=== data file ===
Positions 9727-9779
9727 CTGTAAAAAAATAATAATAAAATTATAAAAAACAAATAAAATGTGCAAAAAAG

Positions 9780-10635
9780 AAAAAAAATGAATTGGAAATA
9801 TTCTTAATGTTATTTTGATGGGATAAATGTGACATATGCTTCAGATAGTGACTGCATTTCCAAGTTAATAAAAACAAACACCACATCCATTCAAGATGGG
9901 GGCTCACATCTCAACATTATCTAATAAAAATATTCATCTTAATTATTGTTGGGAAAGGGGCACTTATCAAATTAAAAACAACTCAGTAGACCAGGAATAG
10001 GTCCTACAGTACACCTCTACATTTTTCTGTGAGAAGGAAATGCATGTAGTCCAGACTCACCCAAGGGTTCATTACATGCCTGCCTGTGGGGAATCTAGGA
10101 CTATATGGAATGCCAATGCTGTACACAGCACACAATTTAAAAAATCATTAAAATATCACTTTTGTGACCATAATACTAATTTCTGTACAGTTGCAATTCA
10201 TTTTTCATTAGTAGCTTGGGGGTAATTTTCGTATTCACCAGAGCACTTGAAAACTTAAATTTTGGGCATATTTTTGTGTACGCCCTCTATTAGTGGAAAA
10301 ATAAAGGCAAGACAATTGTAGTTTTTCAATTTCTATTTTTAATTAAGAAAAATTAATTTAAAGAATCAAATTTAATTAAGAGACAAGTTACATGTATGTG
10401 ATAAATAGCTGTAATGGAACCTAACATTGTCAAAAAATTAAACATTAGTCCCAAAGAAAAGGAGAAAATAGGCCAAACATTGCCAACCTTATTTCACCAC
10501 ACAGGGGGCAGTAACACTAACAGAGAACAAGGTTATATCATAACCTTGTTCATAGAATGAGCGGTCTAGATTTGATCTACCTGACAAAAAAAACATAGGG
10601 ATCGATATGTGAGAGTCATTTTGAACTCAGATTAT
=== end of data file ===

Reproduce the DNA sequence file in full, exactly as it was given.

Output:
Positions 9727-9779
9727 CTGTAAAAAAATAATAATAAAATTATAAAAAACAAATAAAATGTGCAAAAAAG

Positions 9780-10635
9780 AAAAAAAATGAATTGGAAATA
9801 TTCTTAATGTTATTTTGATGGGATAAATGTGACATATGCTTCAGATAGTGACTGCATTTCCAAGTTAATAAAAACAAACACCACATCCATTCAAGATGGG
9901 GGCTCACATCTCAACATTATCTAATAAAAATATTCATCTTAATTATTGTTGGGAAAGGGGCACTTATCAAATTAAAAACAACTCAGTAGACCAGGAATAG
10001 GTCCTACAGTACACCTCTACATTTTTCTGTGAGAAGGAAATGCATGTAGTCCAGACTCACCCAAGGGTTCATTACATGCCTGCCTGTGGGGAATCTAGGA
10101 CTATATGGAATGCCAATGCTGTACACAGCACACAATTTAAAAAATCATTAAAATATCACTTTTGTGACCATAATACTAATTTCTGTACAGTTGCAATTCA
10201 TTTTTCATTAGTAGCTTGGGGGTAATTTTCGTATTCACCAGAGCACTTGAAAACTTAAATTTTGGGCATATTTTTGTGTACGCCCTCTATTAGTGGAAAA
10301 ATAAAGGCAAGACAATTGTAGTTTTTCAATTTCTATTTTTAATTAAGAAAAATTAATTTAAAGAATCAAATTTAATTAAGAGACAAGTTACATGTATGTG
10401 ATAAATAGCTGTAATGGAACCTAACATTGTCAAAAAATTAAACATTAGTCCCAAAGAAAAGGAGAAAATAGGCCAAACATTGCCAACCTTATTTCACCAC
10501 ACAGGGGGCAGTAACACTAACAGAGAACAAGGTTATATCATAACCTTGTTCATAGAATGAGCGGTCTAGATTTGATCTACCTGACAAAAAAAACATAGGG
10601 ATCGATATGTGAGAGTCATTTTGAACTCAGATTAT